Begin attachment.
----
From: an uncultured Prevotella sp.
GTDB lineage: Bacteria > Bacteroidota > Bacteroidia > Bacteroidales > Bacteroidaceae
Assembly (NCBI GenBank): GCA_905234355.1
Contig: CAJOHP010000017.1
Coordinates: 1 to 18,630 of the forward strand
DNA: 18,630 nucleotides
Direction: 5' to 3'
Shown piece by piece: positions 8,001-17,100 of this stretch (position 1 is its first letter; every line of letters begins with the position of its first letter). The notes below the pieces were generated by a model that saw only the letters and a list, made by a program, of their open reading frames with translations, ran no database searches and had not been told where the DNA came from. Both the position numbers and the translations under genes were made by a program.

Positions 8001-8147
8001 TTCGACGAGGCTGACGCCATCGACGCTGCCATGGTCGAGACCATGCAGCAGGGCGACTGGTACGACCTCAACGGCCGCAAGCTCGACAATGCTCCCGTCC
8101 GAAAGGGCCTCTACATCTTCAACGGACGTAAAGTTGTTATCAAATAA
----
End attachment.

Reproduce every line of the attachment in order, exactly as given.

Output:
From: an uncultured Prevotella sp.
GTDB lineage: Bacteria > Bacteroidota > Bacteroidia > Bacteroidales > Bacteroidaceae
Assembly (NCBI GenBank): GCA_905234355.1
Contig: CAJOHP010000017.1
Coordinates: 1 to 18,630 of the forward strand
DNA: 18,630 nucleotides
Direction: 5' to 3'
Shown piece by piece: positions 8,001-17,100 of this stretch (position 1 is its first letter; every line of letters begins with the position of its first letter). The notes below the pieces were generated by a model that saw only the letters and a list, made by a program, of their open reading frames with translations, ran no database searches and had not been told where the DNA came from. Both the position numbers and the translations under genes were made by a program.

Positions 8001-8147
8001 TTCGACGAGGCTGACGCCATCGACGCTGCCATGGTCGAGACCATGCAGCAGGGCGACTGGTACGACCTCAACGGCCGCAAGCTCGACAATGCTCCCGTCC
8101 GAAAGGGCCTCTACATCTTCAACGGACGTAAAGTTGTTATCAAATAA